National Catholic Reporter
The Independent Newsweekly
Issue Date:  February 20, 2004

Flirting with the candidates


Religion doesn’t get any better than this: My parents and I gather round to participate in the holy sacrament of the Iowa caucuses, via television. This is a night of wonders: John Kerry’s and John Edwards’ votes multiply like fish. Howard Dean and Richard Gephardt are, for all purposes, sent away empty. Then there’s St. Dennis Kucinich, hanging in there, a sign of contradiction. Now on to New Hampshire! South Carolina! New Mexico! Dad asks me for the 50th time if I met the deadline for my absentee ballot. Mine is a family of political junkies. If you do nothing else with your life, you vote.

“I don’t know about my man Wesley Clark,” I tell Dad. “Kerry’s looking pretty good.”

“Date Clark; marry Kerry,” he says, pouring himself another glass of wine. It’s going to be a long evening. We want to hear the candidates’ post-caucus speeches. We’ll call it a night when the pundits start to repeat themselves.

Call me fickle. First I vowed to vote for Dean. My dream was of a candidate in the Lincoln Bedroom with his wife, also a physician, devising solutions to the health care crisis until dawn. Then I switched to Clark. I imagined George Bush supporters voting for the general, if only because he looks like a white male Republican; that is, the electability factor.

Then some sweet soul came by my house and asked if I would put up a Kucinich sign. I almost caved. It’s hard, if you’ve been raised a Catholic, to turn away folks who keep the faith despite the evidence. But what would the neighbors think if I had Kucinich and Clark signs in my yard side by side?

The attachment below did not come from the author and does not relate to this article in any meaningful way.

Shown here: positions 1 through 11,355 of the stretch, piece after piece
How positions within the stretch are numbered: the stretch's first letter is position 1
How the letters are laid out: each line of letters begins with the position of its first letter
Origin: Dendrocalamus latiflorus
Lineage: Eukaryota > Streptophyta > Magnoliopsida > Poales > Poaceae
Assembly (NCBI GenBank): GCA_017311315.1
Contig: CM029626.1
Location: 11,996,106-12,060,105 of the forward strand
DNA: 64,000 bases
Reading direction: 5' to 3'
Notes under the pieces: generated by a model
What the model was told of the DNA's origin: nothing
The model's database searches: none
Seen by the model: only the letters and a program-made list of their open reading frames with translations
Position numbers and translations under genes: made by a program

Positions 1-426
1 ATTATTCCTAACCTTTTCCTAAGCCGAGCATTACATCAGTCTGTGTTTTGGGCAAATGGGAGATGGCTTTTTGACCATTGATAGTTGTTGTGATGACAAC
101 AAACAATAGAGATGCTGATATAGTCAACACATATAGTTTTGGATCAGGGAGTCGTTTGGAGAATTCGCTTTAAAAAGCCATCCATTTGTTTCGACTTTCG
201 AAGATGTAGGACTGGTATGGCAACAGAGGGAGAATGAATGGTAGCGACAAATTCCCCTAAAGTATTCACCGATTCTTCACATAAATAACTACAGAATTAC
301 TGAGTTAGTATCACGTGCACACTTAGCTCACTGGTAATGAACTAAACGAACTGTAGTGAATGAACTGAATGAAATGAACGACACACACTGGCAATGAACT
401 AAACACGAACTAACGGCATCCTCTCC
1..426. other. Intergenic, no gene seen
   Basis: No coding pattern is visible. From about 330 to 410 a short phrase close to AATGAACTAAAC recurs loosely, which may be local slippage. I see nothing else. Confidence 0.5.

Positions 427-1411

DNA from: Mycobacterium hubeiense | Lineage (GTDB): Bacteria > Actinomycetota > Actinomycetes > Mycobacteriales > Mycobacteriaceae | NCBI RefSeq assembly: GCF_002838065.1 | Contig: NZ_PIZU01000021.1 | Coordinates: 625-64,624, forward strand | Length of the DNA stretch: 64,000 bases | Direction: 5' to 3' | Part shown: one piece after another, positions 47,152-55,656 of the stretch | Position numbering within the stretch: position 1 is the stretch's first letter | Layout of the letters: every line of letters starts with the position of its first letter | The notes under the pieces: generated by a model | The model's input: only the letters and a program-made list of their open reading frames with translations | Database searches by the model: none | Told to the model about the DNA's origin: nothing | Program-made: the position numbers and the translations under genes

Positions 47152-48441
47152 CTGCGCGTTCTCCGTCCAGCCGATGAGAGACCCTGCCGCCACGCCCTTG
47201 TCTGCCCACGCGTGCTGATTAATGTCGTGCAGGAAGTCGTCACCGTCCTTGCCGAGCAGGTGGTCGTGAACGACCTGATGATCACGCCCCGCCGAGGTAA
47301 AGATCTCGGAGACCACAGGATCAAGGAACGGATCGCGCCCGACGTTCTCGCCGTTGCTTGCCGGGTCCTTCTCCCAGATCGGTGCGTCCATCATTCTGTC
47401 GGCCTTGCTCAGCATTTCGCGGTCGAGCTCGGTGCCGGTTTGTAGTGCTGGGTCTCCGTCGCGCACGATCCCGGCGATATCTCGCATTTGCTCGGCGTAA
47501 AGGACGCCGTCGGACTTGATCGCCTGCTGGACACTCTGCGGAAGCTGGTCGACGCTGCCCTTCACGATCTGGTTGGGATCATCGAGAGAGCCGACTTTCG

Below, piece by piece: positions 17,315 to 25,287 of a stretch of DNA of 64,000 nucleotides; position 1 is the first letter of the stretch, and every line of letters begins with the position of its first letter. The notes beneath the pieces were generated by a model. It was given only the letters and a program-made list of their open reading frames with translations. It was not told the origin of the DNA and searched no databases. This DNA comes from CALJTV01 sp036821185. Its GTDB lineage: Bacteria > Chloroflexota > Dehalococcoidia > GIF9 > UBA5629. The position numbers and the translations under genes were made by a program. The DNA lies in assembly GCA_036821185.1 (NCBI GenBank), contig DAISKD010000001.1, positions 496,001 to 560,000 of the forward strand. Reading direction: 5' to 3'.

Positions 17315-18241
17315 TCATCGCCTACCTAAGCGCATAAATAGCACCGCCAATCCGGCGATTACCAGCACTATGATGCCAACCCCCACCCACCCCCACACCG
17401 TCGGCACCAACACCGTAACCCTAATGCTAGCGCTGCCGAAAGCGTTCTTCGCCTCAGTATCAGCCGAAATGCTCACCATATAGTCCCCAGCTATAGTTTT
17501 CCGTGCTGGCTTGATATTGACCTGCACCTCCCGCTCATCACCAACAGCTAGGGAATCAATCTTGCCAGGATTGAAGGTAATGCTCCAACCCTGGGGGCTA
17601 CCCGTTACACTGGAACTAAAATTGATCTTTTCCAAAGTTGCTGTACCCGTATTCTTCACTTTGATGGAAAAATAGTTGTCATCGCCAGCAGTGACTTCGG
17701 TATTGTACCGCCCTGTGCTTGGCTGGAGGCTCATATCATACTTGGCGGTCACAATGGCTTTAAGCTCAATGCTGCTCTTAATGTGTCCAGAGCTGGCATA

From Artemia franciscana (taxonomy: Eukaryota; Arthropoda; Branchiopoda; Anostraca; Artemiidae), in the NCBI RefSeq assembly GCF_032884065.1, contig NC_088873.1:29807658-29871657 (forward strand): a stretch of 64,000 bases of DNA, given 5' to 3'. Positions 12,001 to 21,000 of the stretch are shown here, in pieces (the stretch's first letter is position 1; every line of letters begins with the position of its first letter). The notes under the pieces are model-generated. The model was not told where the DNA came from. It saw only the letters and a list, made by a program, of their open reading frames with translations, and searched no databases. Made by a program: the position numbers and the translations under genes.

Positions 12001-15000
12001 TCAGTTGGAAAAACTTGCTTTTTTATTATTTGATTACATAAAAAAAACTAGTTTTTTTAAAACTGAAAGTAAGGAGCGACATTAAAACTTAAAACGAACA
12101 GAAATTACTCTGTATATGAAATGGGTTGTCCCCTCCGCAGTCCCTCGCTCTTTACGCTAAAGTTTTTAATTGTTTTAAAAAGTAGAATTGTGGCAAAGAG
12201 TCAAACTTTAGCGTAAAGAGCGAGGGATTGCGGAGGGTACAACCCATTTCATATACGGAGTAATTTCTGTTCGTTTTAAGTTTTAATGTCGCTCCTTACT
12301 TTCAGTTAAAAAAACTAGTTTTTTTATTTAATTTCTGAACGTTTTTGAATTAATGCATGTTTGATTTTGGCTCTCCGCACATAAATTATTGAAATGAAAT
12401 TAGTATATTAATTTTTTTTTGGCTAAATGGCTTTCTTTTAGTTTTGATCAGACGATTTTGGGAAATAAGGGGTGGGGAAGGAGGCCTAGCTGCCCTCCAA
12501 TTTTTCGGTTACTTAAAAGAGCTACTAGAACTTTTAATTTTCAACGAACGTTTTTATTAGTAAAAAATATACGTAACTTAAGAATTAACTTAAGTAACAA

My commitment to Clark held steady, except when I ran into Dean supporters. Their enthusiasm fueled my desire to be part of a movement larger than myself. Then I realized it was Dean supporters I wanted to vote for, not the man himself.

“I’m voting for Kerry,” I tell Dad.

“Well, I’ve been waiting for returns since election night of 1948,” he says. He reminds me that he was an errand boy for pipe-smoking politicos who gathered at the Albuquerque Hilton Hotel; glued to the radio, and calling Washington, they were awaiting the results of the race between Harry Truman and Thomas Dewey. Dad made runs to a nearby restaurant for chicken.

The Chicago Daily Tribune ran a big headline the next morning saying Dewey had won,” Dad recalls with glee.

“Just remember. It’s not over until the fat lady sings.”

Demetria Martinez is the author of three collections of poetry and a novel.

National Catholic Reporter, February 20, 2004

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